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National Reference Laboratory for Campylobacter
Many warm-blooded wild animals, domestic animals and pets (birds and mammals) are a reservoir for Campylobacter bacteria without showing any clinical symptoms of disease. In humans diarrhoea is one of the main symptoms of the infectious diseases triggered by Campylobacter. In the Federal Republic of Germany, as in other European countries, Campylobacter is one of the most frequent pathogens of bacterial intestinal infections (enteritis). In 2005, the incidence of human Campylobacter infections overtook the incidence of Salmonella diseases for the first time.
Campylobacter infections in man are largely food-borne. Insufficiently heated or contaminated meat and meat products (esp. poultry meat) are one of the main sources of infection. Other potential sources of infection are non-pasteurised milk, raw minced pork, non-treated drinking water, ingestion of surface water and contact with pets (in particular puppies and cats suffering from diarrhoea).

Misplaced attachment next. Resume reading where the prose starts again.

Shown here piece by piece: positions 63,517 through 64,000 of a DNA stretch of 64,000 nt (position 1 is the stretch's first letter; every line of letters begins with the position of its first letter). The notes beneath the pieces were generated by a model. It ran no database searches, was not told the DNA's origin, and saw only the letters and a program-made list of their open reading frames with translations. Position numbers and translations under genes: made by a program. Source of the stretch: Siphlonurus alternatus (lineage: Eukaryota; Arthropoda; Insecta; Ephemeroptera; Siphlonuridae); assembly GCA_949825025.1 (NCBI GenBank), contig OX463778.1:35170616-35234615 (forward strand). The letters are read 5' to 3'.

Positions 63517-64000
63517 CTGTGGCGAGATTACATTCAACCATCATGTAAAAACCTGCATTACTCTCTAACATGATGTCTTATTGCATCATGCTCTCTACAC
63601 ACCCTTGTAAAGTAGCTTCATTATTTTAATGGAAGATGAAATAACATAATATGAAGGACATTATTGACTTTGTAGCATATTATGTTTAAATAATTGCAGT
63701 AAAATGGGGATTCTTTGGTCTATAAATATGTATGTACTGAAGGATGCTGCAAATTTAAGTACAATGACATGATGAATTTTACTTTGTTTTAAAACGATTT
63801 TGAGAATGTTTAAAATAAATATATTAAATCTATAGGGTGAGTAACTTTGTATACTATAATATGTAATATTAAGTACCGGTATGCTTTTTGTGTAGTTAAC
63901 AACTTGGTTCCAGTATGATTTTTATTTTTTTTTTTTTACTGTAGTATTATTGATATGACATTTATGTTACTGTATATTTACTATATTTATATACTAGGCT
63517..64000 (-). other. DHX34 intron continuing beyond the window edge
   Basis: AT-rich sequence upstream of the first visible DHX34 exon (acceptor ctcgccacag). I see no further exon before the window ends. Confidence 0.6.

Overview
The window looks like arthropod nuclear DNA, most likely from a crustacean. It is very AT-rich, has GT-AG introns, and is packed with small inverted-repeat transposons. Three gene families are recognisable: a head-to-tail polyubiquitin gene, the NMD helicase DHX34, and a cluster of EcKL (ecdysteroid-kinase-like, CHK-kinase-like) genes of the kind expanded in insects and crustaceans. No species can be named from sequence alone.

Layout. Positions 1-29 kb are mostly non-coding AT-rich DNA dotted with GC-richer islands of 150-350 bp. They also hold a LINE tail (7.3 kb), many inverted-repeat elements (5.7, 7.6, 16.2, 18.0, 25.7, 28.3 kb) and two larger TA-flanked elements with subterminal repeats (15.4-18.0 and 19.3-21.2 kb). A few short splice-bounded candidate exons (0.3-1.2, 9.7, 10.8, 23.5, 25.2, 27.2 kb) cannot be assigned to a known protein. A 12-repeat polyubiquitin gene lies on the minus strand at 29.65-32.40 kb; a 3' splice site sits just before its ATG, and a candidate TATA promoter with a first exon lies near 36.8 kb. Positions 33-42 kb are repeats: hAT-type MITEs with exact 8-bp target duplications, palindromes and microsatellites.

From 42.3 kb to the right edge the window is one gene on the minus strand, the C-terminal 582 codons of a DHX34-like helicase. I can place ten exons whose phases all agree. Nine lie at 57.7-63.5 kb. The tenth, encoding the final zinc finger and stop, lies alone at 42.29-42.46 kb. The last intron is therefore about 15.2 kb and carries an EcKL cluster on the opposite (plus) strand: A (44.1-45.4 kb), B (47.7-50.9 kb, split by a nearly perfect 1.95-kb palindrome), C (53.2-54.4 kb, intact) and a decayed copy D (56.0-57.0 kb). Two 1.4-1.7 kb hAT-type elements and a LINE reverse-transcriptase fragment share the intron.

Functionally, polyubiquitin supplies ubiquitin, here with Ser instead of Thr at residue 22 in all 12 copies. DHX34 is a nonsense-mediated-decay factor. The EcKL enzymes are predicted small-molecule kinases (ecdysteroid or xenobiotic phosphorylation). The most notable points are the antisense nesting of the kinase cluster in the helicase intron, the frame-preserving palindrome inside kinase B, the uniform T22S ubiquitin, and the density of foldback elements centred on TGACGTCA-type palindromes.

The National Reference Laboratory for Campylobacter is attached to BfR. The main focus of its work is on typing and differentiation of Campylobacter isolates which come from animals, food, feed, environmental samples and consumer products. Various molecular-biological methods are available for epidemiological studies.
Main areas of the NRL for Campylobacter
The National Reference Laboratory for Campylobacter within BfR has the following main tasks:
- Assumption of tasks within the framework of the Zoonoses Directive 2003/99/EC
- Microbiological diagnosis of Campylobacter spp.
- Co-ordination of national monitoring programmes
- Antibiotic resistance testing
- Elucidation of chains of infection
- Molecular-biological typing (using PFGE, AFLP, MLST, SVR sequencing)
- Detection of antimicrobial resistance markers of Campylobacter spp.
- Rapid detection using PCR and real time PCR methods
- Collection of strains
- Advice to competent food control authorities
Press information(2 documents)
|Chickens frequently contaminated with Salmonella and Campylobacter|
|Risky delicacy: Pink duck breast|